The Sea Dragon rears her head next. Moving from being a background character to a major player, if not the major player in North America, this section helps to explain how that happened without anyone noticing, which I find highly suspect. Apart from that, a valuable resource on what resources The Sea Dragon brings to bear on problems, which you should avoid becoming one of.

Why do shadowrunners not form a union? The Shadow Chapters section tries to answer that question and the people trying to change that equation. Given the ways I have seen shadowrunners portrayed over the year, such a task seems Sisyphean at best and this section does little to change my opinion of that.

There is a megacorporation among law firms, Stark, Theissen and Van der Mer, and they are given some coverage here (they also figured heavily in the 5th edition adventure Toxic Alleys), a bit more about the founders of the firm and how they became so powerful and who they work for. There are some implied jobs but mostly just information.

And ending the book, is the Yakuza, with a discussion of their manners, methods and history. The Yakuza of the Sixth World rose in power along with the Japanese Imperial States and the Japanese Megacorps, but somehow they remain powerful while being extremely limited in their recruitment, primarily only recruiting male, non-metahumans of Japanese origin for the higher ranks (and -to a lesser extent- at all). Except for BTLs and a little over a page on what the Yakuza are doing in various parts of the Sixth World, there is little here you could not get on any other source on the Yakuza. This section could really have benefited from some Yakuza specific plot hooks and advice on playing ex-Yakuza characters.

As is sadly usual, there is no index. It is an interesting book, containing a lot of interesting information on the Sixth World but I am not sure who this book is aimed at, the information in general is aimed at Shadowrunner but there is also information that is obviously directed at Games Masters and should not be available to players . . . Ultimately, it needed more support for both sides, more information on playing campaigns centered around these various factions and more support for the GM to be able to do so.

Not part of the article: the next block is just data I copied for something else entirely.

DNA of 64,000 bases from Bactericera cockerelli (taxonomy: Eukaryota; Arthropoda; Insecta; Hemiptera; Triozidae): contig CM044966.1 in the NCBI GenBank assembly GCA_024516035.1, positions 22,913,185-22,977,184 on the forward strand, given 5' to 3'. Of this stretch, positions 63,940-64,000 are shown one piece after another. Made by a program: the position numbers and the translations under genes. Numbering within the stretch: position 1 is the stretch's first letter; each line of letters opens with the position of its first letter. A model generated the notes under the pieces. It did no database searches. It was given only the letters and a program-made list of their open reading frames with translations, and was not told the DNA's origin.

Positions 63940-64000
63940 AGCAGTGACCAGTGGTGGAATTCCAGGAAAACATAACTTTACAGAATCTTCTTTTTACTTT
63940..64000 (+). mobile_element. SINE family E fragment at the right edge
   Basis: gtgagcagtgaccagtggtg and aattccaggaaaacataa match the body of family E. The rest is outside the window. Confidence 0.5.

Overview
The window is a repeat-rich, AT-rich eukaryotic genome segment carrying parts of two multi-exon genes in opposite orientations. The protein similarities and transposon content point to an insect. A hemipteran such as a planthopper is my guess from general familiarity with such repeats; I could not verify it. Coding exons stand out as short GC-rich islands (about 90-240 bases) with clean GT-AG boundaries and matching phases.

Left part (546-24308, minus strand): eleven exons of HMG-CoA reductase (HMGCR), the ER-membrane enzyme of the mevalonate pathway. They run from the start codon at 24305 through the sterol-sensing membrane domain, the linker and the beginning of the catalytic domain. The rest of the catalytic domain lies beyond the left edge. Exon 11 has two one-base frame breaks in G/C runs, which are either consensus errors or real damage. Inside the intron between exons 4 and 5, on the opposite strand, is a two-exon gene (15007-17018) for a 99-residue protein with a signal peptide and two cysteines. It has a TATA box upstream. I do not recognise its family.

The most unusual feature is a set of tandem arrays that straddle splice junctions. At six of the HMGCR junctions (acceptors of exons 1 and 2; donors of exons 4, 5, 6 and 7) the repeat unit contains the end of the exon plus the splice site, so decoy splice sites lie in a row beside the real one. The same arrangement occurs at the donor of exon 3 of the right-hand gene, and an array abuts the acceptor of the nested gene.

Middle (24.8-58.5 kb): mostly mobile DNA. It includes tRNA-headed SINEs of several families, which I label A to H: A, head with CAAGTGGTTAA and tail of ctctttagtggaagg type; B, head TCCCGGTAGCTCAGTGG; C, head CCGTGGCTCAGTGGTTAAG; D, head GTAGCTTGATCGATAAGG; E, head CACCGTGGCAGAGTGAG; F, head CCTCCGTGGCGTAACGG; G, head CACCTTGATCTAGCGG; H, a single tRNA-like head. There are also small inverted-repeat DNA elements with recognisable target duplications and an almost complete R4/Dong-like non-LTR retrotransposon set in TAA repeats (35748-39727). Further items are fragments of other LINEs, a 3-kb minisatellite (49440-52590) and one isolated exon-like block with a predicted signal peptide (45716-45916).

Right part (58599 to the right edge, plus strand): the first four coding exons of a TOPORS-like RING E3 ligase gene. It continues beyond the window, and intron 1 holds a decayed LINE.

See more of my reviews and other writings at: https://seaofstarsrpg.wordpress.com/



Rating:
[3 of 5 Stars!]
Shadowrun: Collapsing Now (Runner Resource Book)
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Shadowrun: Third Edition
by kostas S. [Verified Purchaser] Date Added: 03/08/2021 15:06:47
Still my favourite edition of Shadowrun! :) The PDF made it much easier to look for details while running the game.

Rating:
[5 of 5 Stars!]
Shadowrun: Third Edition
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BattleTech: Technical Readout: Irregulars
by steve m. [Verified Purchaser] Date Added: 02/28/2021 16:14:15

This was absolutely fantastic. The content is fascinating and long-awaited. I know it's deliberately set much later-on, but I think most of the material could fit in just about anywhere, for example; the Mech Landing Craft, Prime Mover and Wheeled Scout.



Rating:
[5 of 5 Stars!]
BattleTech: Technical Readout: Irregulars
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BattleTech Record Sheets: Clan Invasion
by A customer [Verified Purchaser] Date Added: 02/15/2021 13:22:07

Nice art, tons of record sheets, but inexplicably missing some mechs like the Kit Fox A. They added a one-off variant like the Bounty Hunter, but not a config that's used by hundreds of clan warriors? Also has next generation Falcon mechs like the Cougar, but is missing next-gen Wolf mechs like the Linebacker and Pouncer despite the fact that these mechs were introduced EARLIER. Why does Catalyst keep releasing incomplete products?



Rating:
[3 of 5 Stars!]
BattleTech Record Sheets: Clan Invasion
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Shadowrun: Mercurial
by Michael d. V. [Verified Purchaser] Date Added: 02/06/2021 10:48:06

This is an absolute classic shadowrun adventure. It oozes atmosphere and the scenes that are provided are actually quite good and are really on point (from a thematic perspective). At the same time this adventure can be easily reskinned or lifted into another ruleset. There's very little that ties this to the shadowrun universe (there's a dragon but you can change her into a firespitting drone if needed or leave this out entirely). If you're looking for a Cyberpunk RED/2020/2077 adventure this really is a treasure trove.